Alesis Nitro Mesh Kit Review – Is It Worth It?

Alesis Nitro Mesh Kit

8.3

Value for money

10.0/10

Features

7.5/10

Playability

8.0/10

Sound quality

7.5/10

Pros

  • The mesh heads are great for a set in this price range
  • Good quality drum module
  • Very suitable for beginners and intermediates
  • Uses a kick pad, instead of an electronic pedal
  • Very affordable

Cons

  • The mesh heads are smaller than more expensive kits, but they are still playable
  • Rack adjustability

The Alesis Nitro Mesh is one of the most popular entry-level electronic drum sets around. This review discusses the pros/cons and features of the kit to help you figure out if it’s for you!

I have been pleasantly surprised at the quality of the Alesis Nitro Series. As noted in our original Alesis Nitro kit review, I expected it to be low quality before trying it in person.

The Alesis Nitro Mesh Kit is an upgraded version of the ‘Alesis Nitro Kit’, with mesh heads instead of rubber ones for the snare and tom pads.

Alesis Nitro Mesh Kit – Price Comparison

Key Features of the Nitro Mesh Kit

The new Alesis Nitro Mesh set comes with a familiar overall design:

alesis-nitro-mesh-kit
Image courtesy of Alesis

 

Drum Pads, Cymbal Pads, and Hardware

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There are eight drumming elements, including drum pads, kick pad, and cymbal pads.

There is an 8” dual-trigger snare and 3 single-zone tom pads (also 8-inches in diameter). These are not massive pads, but they’re still pretty easy to play on.

The cymbal section consists of three familiar pads – crash cymbal with choke, hi-hat, and ride cymbal. The hi-hat comes with reasonable foot control. It doesn’t use an actual hi-hat stand, but you could really expect that with a kit in this price range.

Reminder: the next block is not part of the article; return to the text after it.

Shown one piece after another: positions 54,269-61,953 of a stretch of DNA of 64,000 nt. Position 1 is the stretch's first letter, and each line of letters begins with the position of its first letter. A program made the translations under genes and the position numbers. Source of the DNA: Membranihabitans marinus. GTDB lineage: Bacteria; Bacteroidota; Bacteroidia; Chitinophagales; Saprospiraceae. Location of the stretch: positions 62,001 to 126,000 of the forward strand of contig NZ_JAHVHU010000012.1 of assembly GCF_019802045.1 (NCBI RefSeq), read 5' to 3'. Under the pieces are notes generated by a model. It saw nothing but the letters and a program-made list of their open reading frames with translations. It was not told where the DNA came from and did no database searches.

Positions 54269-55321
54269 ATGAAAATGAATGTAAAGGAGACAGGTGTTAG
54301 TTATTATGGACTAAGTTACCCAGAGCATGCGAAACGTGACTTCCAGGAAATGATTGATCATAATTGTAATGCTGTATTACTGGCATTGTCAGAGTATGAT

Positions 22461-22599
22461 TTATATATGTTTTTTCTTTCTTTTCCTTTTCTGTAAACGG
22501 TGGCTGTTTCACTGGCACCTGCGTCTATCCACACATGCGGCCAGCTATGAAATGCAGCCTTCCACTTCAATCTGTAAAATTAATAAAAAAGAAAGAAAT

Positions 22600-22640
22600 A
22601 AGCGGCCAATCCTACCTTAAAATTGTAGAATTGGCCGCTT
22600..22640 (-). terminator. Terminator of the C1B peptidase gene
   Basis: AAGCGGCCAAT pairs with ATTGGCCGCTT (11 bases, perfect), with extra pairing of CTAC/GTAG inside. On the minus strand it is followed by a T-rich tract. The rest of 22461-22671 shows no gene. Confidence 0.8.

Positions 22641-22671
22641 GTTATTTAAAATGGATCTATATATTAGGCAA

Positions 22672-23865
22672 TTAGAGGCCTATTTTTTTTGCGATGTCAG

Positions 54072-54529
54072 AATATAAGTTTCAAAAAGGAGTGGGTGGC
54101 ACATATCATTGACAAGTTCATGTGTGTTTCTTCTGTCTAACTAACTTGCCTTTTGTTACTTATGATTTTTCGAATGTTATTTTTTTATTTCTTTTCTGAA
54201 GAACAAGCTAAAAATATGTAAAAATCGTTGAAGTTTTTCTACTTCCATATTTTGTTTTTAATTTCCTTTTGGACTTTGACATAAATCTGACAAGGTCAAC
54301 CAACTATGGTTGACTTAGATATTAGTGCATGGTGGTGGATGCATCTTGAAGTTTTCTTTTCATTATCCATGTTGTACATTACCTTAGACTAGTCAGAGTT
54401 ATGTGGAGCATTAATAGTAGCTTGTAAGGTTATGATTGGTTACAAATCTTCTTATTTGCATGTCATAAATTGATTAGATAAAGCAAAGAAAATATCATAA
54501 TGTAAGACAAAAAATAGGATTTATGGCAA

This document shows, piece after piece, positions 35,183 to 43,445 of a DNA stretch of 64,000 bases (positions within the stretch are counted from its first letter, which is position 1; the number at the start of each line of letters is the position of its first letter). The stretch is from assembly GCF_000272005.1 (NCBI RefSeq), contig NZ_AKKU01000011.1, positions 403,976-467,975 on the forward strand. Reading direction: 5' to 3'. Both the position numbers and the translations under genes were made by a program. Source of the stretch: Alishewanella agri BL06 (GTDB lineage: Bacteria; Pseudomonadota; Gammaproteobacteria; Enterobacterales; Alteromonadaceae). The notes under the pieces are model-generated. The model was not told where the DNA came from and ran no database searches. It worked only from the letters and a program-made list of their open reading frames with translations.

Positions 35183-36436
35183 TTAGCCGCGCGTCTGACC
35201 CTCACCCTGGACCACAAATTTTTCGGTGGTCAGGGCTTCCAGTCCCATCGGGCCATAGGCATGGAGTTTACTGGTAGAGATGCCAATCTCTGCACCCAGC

All three cymbals feature 10 inches in diameter.

These are all mounted on a four-post aluminum stack.

Technically, the kick tower would work with some double bass drum pedals, as long as you’re able to get the beaters quite closer together. Though the triggering might not be as sensitive.

The kit usually comes with drumsticks, which are ok quality. Though I’d recommend to check our article on the best drumsticks and pick some of these up (or just get a pair of Vic Firth 5As, it’s difficult to go wrong with those!).

Tunable Mesh Heads

One of the most important novelties that come with this kit are the new heads for the snare and tom heads.

These heads include a more natural feel to cheaper rubber heads.

Mesh heads are a major upgrade to traditional rubber heads, but they do offer a more bouncy feel than regular drums.

They are also tunable, which means that you can customize rebound and sensitivity. This is very much a matter of preference for drummers, so it’s great to have the option to tweak it how you want.

nitro-mesh-head
Mesh heads contain woven fibers and sensors. They feel much more like a regular drum head than rubber heads. They are also tunable, to allow for changes to the feel of the rebound.

These heads are also quiet, which is a great benefit when practicing in a house or apartment.

These mesh heads are quite similar to the heads on higher-end Alesis products. However, the main difference is that the pads are smaller. That said, they’re still very playable.

The Alesis Nitro Drum Module

Alesis-Drum-Module
Image courtesy of Alesis

This kit uses the same Nitro module. So you will know what to expect if you’ve already tried out the Alesis Nitro kit.

It’s a decent module. It’s easy to use and allows for easy drum kit switching and recording.

It has preset songs that allow you to drum along to, though they’re not particularly impressive!

The module is MIDI compatible, which enables you to connect the kit to your computer for external sample triggering and recording. You can connect the kit to a drum amp or PA for practicing and live performance.

Recording